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I tracked my reading with the obsessiveness of a pro athlete. It did not go well.

The spreadsheet, I told myself, was the key to optimizing my reading life, my version of a pro athlete’s high speed camera.Ally Rzesa

It started with a spreadsheet. Just three columns. Author and translator. Title. Date finished. Looking back, that last column was my first mistake.

The goal wasn’t to read a certain number of books in a year. I wanted to have a list of the books I’d read for the normal reason that people keep lists: so I wouldn’t forget them.

But I liked entering the information next to higher and higher numbers. I liked entering books with consecutive dates finished. Adding books with the same date finished was even better. A few days between entries felt like evidence of my lethargy and impending intellectual death.


Eventually, I noticed I was increasingly reaching for shorter books. In many ways, this was a rewarding experience. I first read exciting work by writers who are now very special to me — César Aira, Renee Gladman, Elisa Gabbert, Diane Williams — through this impulse.

Despite its virtues, it became obvious that a narrow-minded consumptive incentive was having an outsized impact on my reading. Seeking a counterweight, I added page counts to the spreadsheet and tracked the mean length of all the books I’d read so far that year. My goal was to keep the number above 200.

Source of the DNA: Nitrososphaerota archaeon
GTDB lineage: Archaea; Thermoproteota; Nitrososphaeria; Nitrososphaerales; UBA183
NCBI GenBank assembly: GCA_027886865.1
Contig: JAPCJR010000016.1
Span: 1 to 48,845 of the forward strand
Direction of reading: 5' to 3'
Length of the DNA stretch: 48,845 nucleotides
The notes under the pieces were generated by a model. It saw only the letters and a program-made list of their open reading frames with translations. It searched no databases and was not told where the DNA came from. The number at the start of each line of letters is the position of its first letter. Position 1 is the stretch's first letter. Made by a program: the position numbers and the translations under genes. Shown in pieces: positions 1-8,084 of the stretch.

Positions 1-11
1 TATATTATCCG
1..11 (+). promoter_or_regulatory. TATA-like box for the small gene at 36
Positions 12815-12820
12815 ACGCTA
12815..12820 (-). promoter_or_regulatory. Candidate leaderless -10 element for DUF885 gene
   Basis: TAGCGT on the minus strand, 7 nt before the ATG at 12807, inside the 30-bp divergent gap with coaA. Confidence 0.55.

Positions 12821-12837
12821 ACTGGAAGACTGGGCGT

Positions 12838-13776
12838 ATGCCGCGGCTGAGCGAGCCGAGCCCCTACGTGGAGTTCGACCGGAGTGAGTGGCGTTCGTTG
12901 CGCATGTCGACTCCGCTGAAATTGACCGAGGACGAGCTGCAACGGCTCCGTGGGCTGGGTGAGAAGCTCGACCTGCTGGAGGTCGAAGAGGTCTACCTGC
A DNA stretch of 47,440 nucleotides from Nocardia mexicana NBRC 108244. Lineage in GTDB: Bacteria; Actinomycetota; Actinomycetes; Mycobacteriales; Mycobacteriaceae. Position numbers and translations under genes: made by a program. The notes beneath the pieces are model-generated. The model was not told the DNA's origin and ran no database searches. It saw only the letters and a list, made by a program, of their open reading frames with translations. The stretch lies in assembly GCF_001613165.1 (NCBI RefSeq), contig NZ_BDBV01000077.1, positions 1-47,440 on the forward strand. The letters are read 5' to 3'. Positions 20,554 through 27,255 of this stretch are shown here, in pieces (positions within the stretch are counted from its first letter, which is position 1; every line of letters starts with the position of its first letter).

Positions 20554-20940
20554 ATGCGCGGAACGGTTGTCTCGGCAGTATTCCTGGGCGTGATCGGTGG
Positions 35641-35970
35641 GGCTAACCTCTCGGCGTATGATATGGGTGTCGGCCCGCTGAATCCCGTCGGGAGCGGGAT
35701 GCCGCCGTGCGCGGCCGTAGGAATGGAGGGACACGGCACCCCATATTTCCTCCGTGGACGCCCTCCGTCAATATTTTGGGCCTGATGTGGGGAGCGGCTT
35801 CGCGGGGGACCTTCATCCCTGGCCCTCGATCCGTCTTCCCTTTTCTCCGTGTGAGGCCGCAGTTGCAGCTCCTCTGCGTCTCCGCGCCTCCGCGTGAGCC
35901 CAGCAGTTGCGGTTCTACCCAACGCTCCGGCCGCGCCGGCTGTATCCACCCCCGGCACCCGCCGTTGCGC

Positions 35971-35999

Suddenly, the poets’ collected works were apple pies cooling on window sills. Comprehensive books by Anne Sexton and Rita Dove were my commute companions. The average page count efficiently crept up and up.

Having “solved” “one” “problem,” I tried to solve more through additional tracking. Was I reading enough books from independent presses? University presses? Too concentrated in the 21st century? Wait, too concentrated in the 20th century? Enough books in translation? Gender parity? Racial diversity? I added pie charts, some with indecipherably small slices.

Entering this information was a dreadful chore but the spreadsheet, I told myself, was the key to optimizing my reading life, my version of a pro athlete’s high speed camera.


Except, as would’ve been obvious to everyone except me, it wasn’t. The entry process became so annoying I’d put it off for weeks. In a final ironic twist, I started losing track of which books I’d read.

And so I stopped. Everything but author, translator, and title was kicked to the curb. Stopping was easy once I thought of it but it took so long to think of it. Data was supposed to be good, the information was supposed to make me better!

But reading, as any encounter with art, is not and can never be about optimization. I’d have said that even then, despite doing the opposite. Open-mindedness, curiosity, attention — the things that really matter — those things can’t be quantified. Once you try to measure them, they’re gone.